Ignorance is one of the scariest things in the world, and certainly one of the most dangerous, but ignorance of Canada is just plain funny. Folks- the joke's on us. Don't you get it? Although it is used by many as 'proof' that Americans are stupid, "Talking to Americans" is one of the most enduringly popular and most re-run comedy specials ever to air on Canadian television, and it is far, far cleverer than that.
Before Borat there was Rick Mercer. Originating as a segment on "This Hour Has 22 Minutes" (back when it was actually good), "Talking to Americans" was a completely spontaneous occurrence initially, as Rick Mercer realized that Americans, ignorant of their neighbor to the north, would fall for just about anything. The resulting sketches and this masterpiece of a comedy special are built on much more than just mocking Americans' ignorance of Canada (although there are some seriously dumb things people say here- who would really believe that Canada had a 20 hour clock or would call the five dollar coin a 'woody'?), but is an incredibly clever and perceptive lampooning of human nature's desire to come out with a bold and confident statement on matters they are ignorant of.
In addition, the special is one of the most distinctive examples of purely Canadian culture in existence. Pummeling elk with timbits? Seals in Saskatchewan? Bombing West Edmonton mall? Getting on top of Peter Mansbridge? Only Canadians can get the most enjoyment out of the majority of these short interviews. They're brilliant in that Mercer is talking about things he knows full well nobody down south will understand, so it's almost like bouncing humor off an incredibly receptive blank canvas- they'll believe anything he tells them, allowing him to make insanely hilarious puns on Canadian pop culture phenomenon, which to the interviewees probably seem like perfectly honest and reasonable questions.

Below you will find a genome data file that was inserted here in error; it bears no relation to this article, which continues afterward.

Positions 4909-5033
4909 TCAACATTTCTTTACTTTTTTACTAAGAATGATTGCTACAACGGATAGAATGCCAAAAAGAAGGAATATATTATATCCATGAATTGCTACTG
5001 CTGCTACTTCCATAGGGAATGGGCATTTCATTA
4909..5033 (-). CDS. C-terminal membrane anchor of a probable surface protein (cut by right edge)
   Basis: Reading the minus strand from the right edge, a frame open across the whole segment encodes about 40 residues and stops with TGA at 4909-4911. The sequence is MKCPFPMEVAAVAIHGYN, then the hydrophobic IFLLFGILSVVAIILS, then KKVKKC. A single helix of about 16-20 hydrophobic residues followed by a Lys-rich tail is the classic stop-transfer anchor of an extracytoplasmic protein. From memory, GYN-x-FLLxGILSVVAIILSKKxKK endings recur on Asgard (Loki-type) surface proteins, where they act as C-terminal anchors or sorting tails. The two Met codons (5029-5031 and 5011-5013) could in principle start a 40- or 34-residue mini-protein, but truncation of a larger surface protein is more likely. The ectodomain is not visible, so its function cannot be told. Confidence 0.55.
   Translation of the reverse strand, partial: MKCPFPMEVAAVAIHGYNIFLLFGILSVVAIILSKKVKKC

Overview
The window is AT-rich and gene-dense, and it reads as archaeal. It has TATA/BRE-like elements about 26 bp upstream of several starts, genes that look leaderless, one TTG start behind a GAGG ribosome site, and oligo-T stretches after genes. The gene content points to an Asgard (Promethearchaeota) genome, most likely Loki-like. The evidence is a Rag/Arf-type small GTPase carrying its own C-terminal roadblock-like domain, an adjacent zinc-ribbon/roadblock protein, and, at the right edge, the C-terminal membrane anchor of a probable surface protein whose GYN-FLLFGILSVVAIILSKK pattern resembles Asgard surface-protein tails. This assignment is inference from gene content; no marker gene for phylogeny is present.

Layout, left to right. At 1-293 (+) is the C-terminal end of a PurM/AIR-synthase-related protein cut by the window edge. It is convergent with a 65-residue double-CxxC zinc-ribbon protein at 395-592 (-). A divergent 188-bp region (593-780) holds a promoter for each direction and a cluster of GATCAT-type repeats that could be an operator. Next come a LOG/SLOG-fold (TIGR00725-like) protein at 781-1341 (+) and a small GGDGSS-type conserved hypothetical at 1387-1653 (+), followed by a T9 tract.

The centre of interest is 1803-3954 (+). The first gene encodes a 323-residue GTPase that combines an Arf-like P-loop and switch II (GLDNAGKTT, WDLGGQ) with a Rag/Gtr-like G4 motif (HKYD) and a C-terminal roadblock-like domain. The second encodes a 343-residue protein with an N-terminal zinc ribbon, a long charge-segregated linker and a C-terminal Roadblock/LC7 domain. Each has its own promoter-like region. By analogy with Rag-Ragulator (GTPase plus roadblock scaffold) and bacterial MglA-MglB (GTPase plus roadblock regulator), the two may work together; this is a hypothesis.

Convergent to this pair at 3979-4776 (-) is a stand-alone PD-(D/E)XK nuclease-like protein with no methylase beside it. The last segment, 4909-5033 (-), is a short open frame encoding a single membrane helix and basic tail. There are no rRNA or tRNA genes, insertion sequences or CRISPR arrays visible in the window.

The low points of the special come when Mercer goes for trying to make celebrities sound dumb. It's still hysterical to see Dub-ya be thrilled to have Jean Poutine's endorsement for President, still hilarious to see Al Gore not reacting to Mercer's naming of Toronto as Canada's capital, still fun to see Mike Huckabee congratulate us on the preservation of our national igloo, but these parts of the special fail to capture the brilliantly straight-faced pop culture and history-based hilarity that Mercer captures in the rest of the special.
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